Aus help for Egypt grain headache


THE world's largest importer of wheat, Egypt, has long had a problem with its grain storage network.

Grain has generally been stored in old-style jute bags in open sheds and there are significant losses to spoilage and pest damage.

However, the beleaguered Middle Eastern nation is not in a position to make a large-scale investment in a network of permanent storage.

An Australian business has played a role in creating a low-cost alternative, utilising the same silo bags that are commonly used by Australian growers.

Ian Metherall, of Silo Bags Australia, a grain storage business based in Nagambie, Victoria, said his company was forging a strong reputation in North Africa, with a successful trial in wheat storage in Egypt following a similar project in Sudan.

He said the company had now been asked to design a complete storage system for a silo-bag based wheat storage system, including IT systems for stocks and information.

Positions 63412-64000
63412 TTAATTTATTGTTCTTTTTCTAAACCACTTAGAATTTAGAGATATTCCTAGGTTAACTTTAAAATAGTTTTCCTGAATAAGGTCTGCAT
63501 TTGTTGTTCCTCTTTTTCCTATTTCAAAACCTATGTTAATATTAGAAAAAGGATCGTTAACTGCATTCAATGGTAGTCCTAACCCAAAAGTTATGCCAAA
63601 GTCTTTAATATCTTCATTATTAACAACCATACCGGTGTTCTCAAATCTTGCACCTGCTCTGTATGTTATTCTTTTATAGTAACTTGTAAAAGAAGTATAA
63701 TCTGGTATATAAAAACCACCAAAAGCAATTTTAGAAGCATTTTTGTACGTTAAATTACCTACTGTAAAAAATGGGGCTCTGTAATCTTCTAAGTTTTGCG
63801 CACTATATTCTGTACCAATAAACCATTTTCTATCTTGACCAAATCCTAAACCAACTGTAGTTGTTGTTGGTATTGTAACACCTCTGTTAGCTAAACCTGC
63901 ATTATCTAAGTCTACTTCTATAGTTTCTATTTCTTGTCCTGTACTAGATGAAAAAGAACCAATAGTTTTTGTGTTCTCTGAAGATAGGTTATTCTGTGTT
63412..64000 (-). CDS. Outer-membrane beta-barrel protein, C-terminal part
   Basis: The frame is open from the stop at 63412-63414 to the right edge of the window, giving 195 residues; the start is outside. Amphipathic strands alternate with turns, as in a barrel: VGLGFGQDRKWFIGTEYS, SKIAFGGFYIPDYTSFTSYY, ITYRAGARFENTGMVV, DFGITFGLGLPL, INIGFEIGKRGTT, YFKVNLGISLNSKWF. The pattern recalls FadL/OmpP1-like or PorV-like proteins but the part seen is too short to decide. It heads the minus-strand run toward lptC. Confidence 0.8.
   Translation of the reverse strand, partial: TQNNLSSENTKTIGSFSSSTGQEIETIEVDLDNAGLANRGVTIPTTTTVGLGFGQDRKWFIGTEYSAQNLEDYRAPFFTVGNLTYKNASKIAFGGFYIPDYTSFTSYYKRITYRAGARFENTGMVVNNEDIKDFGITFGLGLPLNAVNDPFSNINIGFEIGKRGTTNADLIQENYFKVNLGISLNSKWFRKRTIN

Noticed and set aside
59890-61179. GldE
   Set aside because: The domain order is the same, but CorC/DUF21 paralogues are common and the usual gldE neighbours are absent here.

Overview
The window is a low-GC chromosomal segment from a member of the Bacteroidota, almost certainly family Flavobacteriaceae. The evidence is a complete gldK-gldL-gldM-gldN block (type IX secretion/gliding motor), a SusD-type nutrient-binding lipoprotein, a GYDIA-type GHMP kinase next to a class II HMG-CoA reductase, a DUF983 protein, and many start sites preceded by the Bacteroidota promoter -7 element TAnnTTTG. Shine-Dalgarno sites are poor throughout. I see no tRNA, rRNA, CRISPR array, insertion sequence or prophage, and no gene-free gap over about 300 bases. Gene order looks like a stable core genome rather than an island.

“We’ve come up with a system that monitors carbon dioxide levels in the bag for quality assurance, and we’ve joined with Canberra-based business Connexxion to develop a software system which will manage stocks information," Mr Metherall said.

He also said the system would utilise radio frequency identification (RFID) tags for better stocks control.

The Egyptian wheat storage industry is big business.

Mr Metherall said there was three million tonnes of storage at present, with the vast majority still stored in 100 kilogram bags.

He said moving wheat from the paddock to the receival site in Egypt was a laborious process, which involved in-paddock thrashing, using a stationary machine, and the grain being bagged, then unbagged before a final packing process that can take three months.

“It’s a pretty old fashioned system, you’ll occasionally see donkeys up there on the weighbridge, and most of the grain comes in by the uteful, so there’s a lot of scope for modernisation,” Mr Metherall said.

He said a key concern of the Egyptian government was cutting wastage and improving food security.


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